E. coli Outbreak in 2018 Linked to Waste-Filled Water

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“Stacks of romaine lettuce.” Photo by Jeffery Martin, Wikimedia.

By Erin Fee, Staff Writer & Researcher for Save The Water™ | February 3, 2018

In today’s world of supermarkets filled year-round with a diverse array of fruits and vegetables, it is easy to forget where our fresh produce comes from. The two United States E. coli outbreaks of 2018 were a startling reminder. In the spring and fall of last year, stores and restaurants pulled romaine lettuce from their shelves and menus because it was potentially carrying the dangerous E. coli bacteria. According to the U.S. Centers for Disease Control and Prevention (CDC), the June outbreak infected a reported 210 people. Of these, 96 were hospitalized, 27 developed kidney failure, and five died of their illness.1 The latest outbreak infected 62 people from October 7 to December 4, with 25 hospitalizations and no deaths.2

How did not just one, but two romaine lettuce outbreaks happen last year? Investigations are ongoing, but the number one suspect is waste-filled water.

Finding the Source

The CDC and the U.S. Food and Drug Administration (FDA) used whole genome sequencing to trace the outbreaks back to their origins. Whole genome sequencing allows scientists to read the unique DNA of germs, a process not unlike reading fingerprints at the scene of a crime. The more similar germs’ DNA is to each other, the more likely it is that they came from the same source.3

These tests indicated that June’s E. coli outbreak came from canal water in the Yucca, Arizona, growing region. The second outbreak was traced back to an agricultural water reservoir in California’s central coastal region.3 This water could have contaminated the lettuce when farmers used it to irrigate their crops and dilute pesticides.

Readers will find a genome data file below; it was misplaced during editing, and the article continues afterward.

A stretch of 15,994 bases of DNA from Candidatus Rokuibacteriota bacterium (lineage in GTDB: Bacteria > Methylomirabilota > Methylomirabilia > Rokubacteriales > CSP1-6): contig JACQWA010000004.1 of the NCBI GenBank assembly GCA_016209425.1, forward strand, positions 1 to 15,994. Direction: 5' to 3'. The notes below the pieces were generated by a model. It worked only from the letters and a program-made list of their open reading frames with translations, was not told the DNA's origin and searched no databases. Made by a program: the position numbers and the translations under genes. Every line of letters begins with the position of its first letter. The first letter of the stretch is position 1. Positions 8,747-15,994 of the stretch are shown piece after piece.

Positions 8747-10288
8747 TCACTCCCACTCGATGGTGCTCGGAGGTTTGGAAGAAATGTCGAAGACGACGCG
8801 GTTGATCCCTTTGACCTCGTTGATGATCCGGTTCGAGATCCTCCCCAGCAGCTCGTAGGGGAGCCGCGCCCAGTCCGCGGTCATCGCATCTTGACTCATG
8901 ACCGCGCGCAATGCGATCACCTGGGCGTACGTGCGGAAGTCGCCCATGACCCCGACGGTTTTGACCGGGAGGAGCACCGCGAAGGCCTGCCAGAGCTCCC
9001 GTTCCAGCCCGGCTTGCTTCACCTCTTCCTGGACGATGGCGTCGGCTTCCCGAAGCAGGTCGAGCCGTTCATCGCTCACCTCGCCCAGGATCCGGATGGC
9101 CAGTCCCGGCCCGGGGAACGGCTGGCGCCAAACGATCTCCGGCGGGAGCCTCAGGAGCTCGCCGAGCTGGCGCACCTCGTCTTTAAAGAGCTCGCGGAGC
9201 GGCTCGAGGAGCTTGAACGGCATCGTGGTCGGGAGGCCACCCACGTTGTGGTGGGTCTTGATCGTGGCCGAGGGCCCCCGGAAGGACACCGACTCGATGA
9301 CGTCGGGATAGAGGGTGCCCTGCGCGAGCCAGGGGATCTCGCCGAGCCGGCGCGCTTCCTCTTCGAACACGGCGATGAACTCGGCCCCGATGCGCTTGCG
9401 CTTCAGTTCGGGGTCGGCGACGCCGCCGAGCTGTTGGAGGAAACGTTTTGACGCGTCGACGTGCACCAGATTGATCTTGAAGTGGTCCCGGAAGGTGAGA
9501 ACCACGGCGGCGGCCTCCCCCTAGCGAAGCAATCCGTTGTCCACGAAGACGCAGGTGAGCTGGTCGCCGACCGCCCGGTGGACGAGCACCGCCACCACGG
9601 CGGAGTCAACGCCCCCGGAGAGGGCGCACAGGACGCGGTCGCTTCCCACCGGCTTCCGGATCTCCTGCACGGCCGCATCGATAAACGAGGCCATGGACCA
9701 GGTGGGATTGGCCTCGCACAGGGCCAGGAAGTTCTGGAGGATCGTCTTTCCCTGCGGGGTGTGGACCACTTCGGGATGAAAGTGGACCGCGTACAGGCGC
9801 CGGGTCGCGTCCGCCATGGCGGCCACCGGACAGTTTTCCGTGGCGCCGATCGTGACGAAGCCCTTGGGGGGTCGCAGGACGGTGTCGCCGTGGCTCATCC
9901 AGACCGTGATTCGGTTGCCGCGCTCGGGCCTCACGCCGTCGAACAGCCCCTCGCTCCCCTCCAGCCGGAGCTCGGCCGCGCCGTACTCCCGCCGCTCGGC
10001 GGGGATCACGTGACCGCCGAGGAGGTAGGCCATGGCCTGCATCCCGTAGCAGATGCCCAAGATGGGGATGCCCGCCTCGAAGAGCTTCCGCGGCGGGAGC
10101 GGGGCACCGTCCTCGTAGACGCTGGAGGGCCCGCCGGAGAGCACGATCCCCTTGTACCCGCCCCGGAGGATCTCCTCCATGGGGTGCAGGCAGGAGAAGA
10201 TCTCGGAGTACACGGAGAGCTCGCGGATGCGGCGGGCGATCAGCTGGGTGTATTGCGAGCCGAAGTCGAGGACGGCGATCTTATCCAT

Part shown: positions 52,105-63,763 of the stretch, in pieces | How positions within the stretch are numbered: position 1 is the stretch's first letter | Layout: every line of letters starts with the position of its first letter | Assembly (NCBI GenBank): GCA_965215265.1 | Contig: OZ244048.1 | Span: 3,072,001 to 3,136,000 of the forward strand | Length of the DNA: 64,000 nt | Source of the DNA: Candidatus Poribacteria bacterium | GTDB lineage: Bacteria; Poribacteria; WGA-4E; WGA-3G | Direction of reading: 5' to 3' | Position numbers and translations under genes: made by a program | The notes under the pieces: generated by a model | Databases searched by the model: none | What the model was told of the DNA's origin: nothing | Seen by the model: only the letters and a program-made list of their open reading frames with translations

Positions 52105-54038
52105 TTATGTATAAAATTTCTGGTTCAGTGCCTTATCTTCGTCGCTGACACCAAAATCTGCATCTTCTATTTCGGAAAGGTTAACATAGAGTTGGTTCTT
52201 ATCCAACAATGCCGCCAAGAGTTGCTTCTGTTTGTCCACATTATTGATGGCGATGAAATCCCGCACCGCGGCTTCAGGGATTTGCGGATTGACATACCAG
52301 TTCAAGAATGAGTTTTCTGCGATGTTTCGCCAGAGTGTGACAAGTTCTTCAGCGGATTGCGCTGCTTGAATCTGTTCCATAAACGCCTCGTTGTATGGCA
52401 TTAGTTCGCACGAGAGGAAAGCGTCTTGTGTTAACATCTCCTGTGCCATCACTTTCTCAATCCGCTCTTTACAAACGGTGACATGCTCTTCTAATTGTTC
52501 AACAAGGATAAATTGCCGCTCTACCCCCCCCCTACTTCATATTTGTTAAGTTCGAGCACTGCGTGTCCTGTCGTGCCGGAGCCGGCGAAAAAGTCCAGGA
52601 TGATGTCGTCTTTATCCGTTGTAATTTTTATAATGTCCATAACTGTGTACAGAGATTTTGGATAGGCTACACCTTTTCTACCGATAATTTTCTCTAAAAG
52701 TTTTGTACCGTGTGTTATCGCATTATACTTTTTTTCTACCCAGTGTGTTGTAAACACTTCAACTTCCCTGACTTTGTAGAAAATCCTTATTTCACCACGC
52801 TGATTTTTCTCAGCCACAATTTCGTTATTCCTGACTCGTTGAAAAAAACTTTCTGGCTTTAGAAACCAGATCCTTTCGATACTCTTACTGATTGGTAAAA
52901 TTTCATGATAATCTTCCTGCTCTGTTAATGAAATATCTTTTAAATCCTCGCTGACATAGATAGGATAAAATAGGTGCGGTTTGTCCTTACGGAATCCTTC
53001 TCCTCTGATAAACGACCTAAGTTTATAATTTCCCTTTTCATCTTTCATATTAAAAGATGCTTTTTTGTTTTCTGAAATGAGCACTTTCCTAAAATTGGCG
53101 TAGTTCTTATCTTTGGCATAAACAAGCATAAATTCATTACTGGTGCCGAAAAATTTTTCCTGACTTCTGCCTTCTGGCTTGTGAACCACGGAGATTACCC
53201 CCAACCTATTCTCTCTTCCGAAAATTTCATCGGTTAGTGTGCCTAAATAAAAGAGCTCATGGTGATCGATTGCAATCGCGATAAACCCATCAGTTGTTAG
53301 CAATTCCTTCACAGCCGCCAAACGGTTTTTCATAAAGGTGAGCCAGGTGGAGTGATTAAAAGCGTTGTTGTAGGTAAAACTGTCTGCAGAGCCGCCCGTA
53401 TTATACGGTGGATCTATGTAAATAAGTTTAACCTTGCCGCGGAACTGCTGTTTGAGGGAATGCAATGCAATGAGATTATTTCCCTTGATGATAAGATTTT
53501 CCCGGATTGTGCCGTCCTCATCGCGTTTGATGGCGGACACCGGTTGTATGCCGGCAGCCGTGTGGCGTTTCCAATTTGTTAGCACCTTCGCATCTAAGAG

But how did E. coli get into the water in the first place? Investigators have found a likely answer: the canal in Yucca is located near a concentrated animal feeding operation. Concentrated animal feeding operations keep large amounts of livestock (for example, 1,000 or more beef cattle) in a comparatively small area of land.4 Such places produce huge amounts of waste, and it is very possible that some found its way into the canal. Animal waste happens to be a major source of E. coli.5

As for the water in California’s coastal region, the ultimate source of the E. coli is still under heavy investigation.

What Can You Do?

The FDA has recently made an agreement with grower-shippers to label their romaine lettuce with the region where they were grown and the harvest date. This makes it easier to identify and remove contaminated produce.6 In terms of prevention, we hope that the results from the current investigations will prompt effective action to prevent potential sources of disease from tainting agricultural water supplies.

In the meantime, we recommend the following actions to minimize the risk of contracting E. coli from food:

  1. Purchase lettuce that is labeled with a growing region and harvest date. Therefore, in the case of a future outbreak, you will be able to quickly determine if you are at risk.7
  2. Avoid foods that have an exceptionally high chance of carrying E. coli. This includes undercooked ground beef, unpasteurized milk and juice, cheese made from unpasteurized milk, and (sadly) raw cookie dough.8
  3. Wash your hands before preparing food.
  4. Wash your hands after diapering infants or interacting with livestock animals and/or their environment and supplies.8
  5. Prepare raw meat separately from fruits and vegetables.2
  6. Do not drink untreated water or swim in contaminated areas.8

References

  1. Center for Disease Control. June 28, 2018. “Multistate outbreak of E. coli 0157:H7 infections linked to romaine lettuce (final update).” https://www.cdc.gov/ecoli/2018/o157h7-04-18/index.html
  2. Center for Disease Control. January 9, 2019. “Outbreak of E.coli infections linked to romaine lettuce.” https://www.cdc.gov/ecoli/2018/o157h7-11-18/index.html
  3. Center for Disease Control. “Whole genome sequencing.” https://bit.ly/2WtJiLQ
  4. United States Department of Agriculture. “Animal feeding operations (AFO) and concentrated animal feeding operations (CAFO).”  https://bit.ly/2g7Hwxa
  5. Zlati Meyer. August 8, 2018. “Large cattle farm may have caused romaine lettuce E. coli outbreak.” USA Today, CNBC. https://cnb.cx/2WtJTx4
  6. National Law Review. January 14, 2019. “CDC declares end to latest E. coli outbreak linked to romaine.” https://bit.ly/2Uy98N2
  7. U.S. Food & Drug Administration. January 9, 2019. “FDA continues investigation into source of E. coli 0157:H7 outbreak linked to romaine lettuce grown in CA; CDC reports end to associated illnesses.” https://bit.ly/2HIvjhN
  8. Foodsafety.gov. “E. coli.https://www.foodsafety.gov/poisoning/causes/bacteriaviruses/ecoli/index.html
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